Roger Stronstad. The Charismatic Theology of St. Luke. (1984) Peabody, MA: Hendrickson Publishers. (

If you have ever had an idea in your mind that lacked the necessary vocabulary needed to explain it you will know how I have felt as I wrestled with the relationship between Pauline and Lukan Pneumatologies. Those who have tried to understand how to the Epistle of James can disagree so strongly with the Pauline doctrine of “justification by faith” while still retaining a sense of compatibility know exactly what I mean. You know there are differences but you are convinced that accepting a contradiction is too simple.

Likewise, if you have ever had someone provide you with the words you needed to explain yourself you will know how I am feeling after reading Roger Stronstad’s The Charismatic Theology of St. Luke. I have not been willing to accept the stronger language of the initial evidence doctrine amongst classic Pentecostals because it seems too narrow. Likewise, I have not been willing to accept the narrative v. didactic paradigm because I don’t think that is how language works (i.e. I don’t think the author of Luke-Acts wanted to convey so-called “objective history” where he is merely recounting events without any “teaching” purposes). Finally, I outright reject the argument of cessationist on both exegetical grounds as well as my own experiences.

So how do we move forward? How do we retain the Lukan emphasis that the Spirit is to be accompanied by signs and wonders when someone is “filled” or the Spirit is “poured out” (and other similar descriptions) without denying the Pauline emphasis that it is the Spirit that comes by faith and some may say is the source of faith? I think Stronstad’s work at least provides a good starting point though it by no means should serve as the final word.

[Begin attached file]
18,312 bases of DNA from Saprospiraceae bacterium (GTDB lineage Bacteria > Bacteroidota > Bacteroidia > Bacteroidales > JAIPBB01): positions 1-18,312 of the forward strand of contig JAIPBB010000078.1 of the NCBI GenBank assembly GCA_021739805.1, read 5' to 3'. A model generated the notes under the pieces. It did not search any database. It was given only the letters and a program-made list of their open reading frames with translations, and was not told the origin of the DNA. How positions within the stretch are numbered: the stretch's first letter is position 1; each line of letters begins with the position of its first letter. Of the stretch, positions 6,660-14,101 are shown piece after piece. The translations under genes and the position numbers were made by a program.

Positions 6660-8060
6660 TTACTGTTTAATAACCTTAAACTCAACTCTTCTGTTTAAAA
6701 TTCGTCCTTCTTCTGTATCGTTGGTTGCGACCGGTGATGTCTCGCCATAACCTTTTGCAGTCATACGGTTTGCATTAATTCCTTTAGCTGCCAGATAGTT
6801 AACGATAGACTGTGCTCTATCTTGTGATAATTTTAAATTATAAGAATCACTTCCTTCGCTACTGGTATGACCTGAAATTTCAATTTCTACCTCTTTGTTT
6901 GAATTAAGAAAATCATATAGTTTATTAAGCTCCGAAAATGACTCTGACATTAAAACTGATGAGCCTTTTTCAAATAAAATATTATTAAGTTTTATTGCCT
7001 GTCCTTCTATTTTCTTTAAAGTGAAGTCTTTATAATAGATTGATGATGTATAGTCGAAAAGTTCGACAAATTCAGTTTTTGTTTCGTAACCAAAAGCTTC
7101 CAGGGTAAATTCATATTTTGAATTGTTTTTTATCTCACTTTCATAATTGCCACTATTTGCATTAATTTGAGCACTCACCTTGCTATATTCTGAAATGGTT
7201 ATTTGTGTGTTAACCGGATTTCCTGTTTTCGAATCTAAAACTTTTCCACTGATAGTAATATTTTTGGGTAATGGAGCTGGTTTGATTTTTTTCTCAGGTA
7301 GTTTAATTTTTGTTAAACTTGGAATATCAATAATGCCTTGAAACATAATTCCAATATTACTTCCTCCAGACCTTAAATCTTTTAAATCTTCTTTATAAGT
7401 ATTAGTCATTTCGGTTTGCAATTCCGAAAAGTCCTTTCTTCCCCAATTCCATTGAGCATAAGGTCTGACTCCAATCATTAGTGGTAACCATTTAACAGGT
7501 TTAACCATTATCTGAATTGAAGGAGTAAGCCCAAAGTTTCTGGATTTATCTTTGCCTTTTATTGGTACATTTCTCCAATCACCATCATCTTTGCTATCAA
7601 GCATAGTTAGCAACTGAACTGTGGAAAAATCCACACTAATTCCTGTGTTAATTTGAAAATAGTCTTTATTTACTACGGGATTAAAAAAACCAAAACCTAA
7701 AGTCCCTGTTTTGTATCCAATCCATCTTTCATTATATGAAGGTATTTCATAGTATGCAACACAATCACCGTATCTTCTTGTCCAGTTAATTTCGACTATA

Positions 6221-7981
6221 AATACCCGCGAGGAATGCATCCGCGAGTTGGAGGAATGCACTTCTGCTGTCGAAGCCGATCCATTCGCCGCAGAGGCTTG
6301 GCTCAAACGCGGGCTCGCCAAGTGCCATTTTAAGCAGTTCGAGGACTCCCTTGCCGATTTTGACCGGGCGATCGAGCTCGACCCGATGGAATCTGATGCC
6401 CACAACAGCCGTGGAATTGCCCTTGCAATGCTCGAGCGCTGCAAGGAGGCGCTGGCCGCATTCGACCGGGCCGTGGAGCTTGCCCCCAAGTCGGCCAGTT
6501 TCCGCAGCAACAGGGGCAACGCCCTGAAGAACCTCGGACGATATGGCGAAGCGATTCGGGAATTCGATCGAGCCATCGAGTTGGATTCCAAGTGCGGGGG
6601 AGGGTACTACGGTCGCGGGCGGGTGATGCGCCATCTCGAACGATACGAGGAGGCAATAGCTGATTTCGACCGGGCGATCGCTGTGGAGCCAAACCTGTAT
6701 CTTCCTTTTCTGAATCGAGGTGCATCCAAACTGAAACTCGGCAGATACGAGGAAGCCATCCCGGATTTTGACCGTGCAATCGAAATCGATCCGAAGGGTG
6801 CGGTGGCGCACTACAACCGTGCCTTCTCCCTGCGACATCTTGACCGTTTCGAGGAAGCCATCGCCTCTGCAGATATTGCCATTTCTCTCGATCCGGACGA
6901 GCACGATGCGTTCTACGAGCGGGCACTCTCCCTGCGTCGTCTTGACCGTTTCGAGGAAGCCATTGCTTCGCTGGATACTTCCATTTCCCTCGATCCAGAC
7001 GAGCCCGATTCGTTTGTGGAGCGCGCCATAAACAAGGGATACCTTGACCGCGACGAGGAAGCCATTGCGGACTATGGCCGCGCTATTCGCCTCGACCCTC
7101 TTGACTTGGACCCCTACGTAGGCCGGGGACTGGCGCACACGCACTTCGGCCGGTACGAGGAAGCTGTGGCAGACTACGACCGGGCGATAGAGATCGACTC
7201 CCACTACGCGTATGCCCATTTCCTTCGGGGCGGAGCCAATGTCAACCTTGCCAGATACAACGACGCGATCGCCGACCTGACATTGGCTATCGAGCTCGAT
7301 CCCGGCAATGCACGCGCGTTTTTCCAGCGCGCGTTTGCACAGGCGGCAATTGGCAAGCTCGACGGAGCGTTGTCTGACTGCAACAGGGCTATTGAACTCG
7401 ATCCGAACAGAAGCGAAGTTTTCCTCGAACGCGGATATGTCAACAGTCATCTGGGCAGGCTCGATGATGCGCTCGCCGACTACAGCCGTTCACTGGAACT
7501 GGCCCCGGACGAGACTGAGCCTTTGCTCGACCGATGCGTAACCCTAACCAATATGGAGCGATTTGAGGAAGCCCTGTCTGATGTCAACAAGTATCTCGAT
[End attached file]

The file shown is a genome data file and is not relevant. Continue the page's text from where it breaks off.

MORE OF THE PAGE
Stronstad shows the Old Testament Pneumatological trajectory that included various people being filled and empowered by the Spirit. Some samples may include Moses, the elders, some of the judges, the annointed kings, and especially various prophets. While Pauline Pneumatology includes this trajectory (see 1 Cor. 12-14) it is broader and it is more focused on a second trajectory which we see when we read that the Spirit is the life-force that keeps humans alive and that will resurrect humans in the age to come (cf. Gen 2, 6; Ps. 104; Ez. 37; Rom. 8; 1 Cor 15). Lukan Pneumatology includes this concept (the whole narrative of the Book of Acts is grounded in the resurrected Christ being the one who upon his ascension pours out the Spirit at Pentecost) but it is primarily focused on the “democratization” (my term) of the manifest power of the Spirit.

One important element of this book is that is shows the Lukan understanding of the Spirit isn’t suddenly thrust upon us at Pentecost. In the first volume we see people like John the Baptist, Elizabeth, Zecharias, and even Jesus “filled” and empowered by the Spirit. Whatever the Lukan understanding of Pentecost includes it does not seem to be saying this is something completely new. Rather, like Moses at the end of the Book of Deuteronomy imparted the Spirit in which he had led Israel to the elders who were to assume this task so Jesus imparts the charismatic Holy Spirit upon his disciples whose task is to continue “all that Jesus began to do and teach” (Acts 1.1).

So how do we move forward? How do we reconcile Pentecostal sensibilities with evangelical unity? How do we let Luke-Acts inform our Spirit-language without choosing it over Pauline language and visa-versa? Stronstad argues that we must let Luke-Acts have its own voice and it must be read on its own terms. This means avoiding a reading where we define everything Lukan through a Pauline lens. I agree with this assessment and I think it is a good starting point for us Pentecostal types who want to retain a place in the evangelical conversation without creating our own charismatic ghetto.

See also: Scott Lencke’s review.